Returning to the Main Market rules, neither shareholder approval nor supposedly independent directors may operate as expected where there is a controlling shareholder. Controlled companies may be rare on the Main Market, but they are not unknown, especially where the company is incorporated outside the UK and is listed in London for fund-raising purposes. Here, the FCA’s main protection for non-controlling shareholders is the requirement for a contract between the controller and the company, constraining the way in which the controller influences the company, monitored by the independent directors, over whose selection the controller’s influence is constrained. The related party rules now appear as a sanction if the independent directors do not certify annually that the agreement is being observed. Absent this certification, the RPT rules apply to the controlled company with the thresholds removed. Since transactions between the company and its controller are likely to be routine, a comprehensive requirement for shareholder approval is likely to be an effective sanction. However, competition among exchanges on a global basis has led the FCA to remove the most of the controlled company requirements and some of the general RPT rules where the controller is a sovereign entity.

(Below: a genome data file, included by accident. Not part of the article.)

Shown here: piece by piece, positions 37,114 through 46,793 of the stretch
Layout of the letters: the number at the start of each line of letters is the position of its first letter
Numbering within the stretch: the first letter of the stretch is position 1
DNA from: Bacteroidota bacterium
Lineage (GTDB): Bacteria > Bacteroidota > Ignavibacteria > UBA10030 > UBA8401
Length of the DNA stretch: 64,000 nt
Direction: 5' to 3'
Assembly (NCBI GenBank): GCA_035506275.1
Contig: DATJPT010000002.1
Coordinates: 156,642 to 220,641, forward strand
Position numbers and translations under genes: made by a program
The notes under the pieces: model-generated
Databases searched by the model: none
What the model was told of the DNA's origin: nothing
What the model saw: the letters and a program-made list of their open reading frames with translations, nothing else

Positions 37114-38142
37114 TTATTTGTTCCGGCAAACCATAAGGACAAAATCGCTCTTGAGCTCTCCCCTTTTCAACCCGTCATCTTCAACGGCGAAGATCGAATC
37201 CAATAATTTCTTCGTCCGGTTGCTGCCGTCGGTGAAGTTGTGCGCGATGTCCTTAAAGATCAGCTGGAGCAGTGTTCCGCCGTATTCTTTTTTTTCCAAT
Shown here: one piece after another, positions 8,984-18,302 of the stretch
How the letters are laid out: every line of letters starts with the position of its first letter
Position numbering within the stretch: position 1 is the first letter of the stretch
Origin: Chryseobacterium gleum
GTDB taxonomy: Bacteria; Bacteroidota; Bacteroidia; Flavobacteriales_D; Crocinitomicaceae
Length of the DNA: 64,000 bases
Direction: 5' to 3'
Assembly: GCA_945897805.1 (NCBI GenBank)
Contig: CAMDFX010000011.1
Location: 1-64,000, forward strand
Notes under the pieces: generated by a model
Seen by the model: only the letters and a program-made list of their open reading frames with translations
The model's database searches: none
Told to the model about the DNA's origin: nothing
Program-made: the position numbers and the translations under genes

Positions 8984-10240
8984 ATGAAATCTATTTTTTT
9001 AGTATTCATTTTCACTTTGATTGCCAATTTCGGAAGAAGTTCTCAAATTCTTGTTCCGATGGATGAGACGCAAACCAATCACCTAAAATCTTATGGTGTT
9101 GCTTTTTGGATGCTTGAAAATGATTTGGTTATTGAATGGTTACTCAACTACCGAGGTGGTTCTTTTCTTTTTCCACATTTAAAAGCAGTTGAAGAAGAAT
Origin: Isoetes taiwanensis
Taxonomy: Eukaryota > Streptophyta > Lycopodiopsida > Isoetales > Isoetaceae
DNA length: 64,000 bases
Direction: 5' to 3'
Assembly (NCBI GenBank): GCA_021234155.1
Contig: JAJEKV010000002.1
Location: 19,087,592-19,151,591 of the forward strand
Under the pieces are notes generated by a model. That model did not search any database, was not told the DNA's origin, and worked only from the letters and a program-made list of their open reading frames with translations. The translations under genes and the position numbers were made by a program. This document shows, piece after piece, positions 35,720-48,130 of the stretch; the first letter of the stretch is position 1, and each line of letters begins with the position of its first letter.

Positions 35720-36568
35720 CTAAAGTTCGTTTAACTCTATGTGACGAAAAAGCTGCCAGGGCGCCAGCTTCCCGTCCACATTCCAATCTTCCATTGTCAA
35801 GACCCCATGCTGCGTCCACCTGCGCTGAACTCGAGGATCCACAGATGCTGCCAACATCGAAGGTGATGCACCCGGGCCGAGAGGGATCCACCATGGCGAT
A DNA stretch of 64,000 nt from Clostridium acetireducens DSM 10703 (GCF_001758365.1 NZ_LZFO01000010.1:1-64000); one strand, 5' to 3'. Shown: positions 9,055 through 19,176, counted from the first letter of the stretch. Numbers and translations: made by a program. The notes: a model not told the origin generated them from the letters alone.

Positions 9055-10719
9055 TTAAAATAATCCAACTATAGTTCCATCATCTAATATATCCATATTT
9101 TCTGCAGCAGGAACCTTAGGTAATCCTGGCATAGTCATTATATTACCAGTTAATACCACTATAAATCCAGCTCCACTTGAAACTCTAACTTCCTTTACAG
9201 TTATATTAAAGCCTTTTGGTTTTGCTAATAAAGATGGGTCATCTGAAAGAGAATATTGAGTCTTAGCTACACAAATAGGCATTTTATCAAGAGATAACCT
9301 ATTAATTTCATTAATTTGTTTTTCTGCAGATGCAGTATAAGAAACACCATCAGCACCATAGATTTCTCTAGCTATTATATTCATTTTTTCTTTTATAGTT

Overall, the headline statement that the UK routinely requires shareholder approval of related party transactions cannot be supported. Indeed, the basic rule is simply disclosure to the board. However, there are sufficient exceptions, both in the Act and in the rules for publicly traded companies, to make it inaccurate to state that the UK joined the international consensus in favour of independent board approval of RPTs. The present patchwork of rules reflects two main things. First, the legislature responded to corporate scandals with the requirement of shareholder approval of substantial property transactions. Second, the institutional shareholders were able to bring their influence to bear on those fashioning the rules for publicly traded companies so as to generate opportunities for the expression of shareholder dissent where the transaction was likely to have a real impact on firm value.
Paul Davies is Allen & Overy Professor of Corporate Law Emeritus at the University of Oxford and a Senior Research Fellow at the Centre for Commercial Law, Harris Manchester College, Oxford.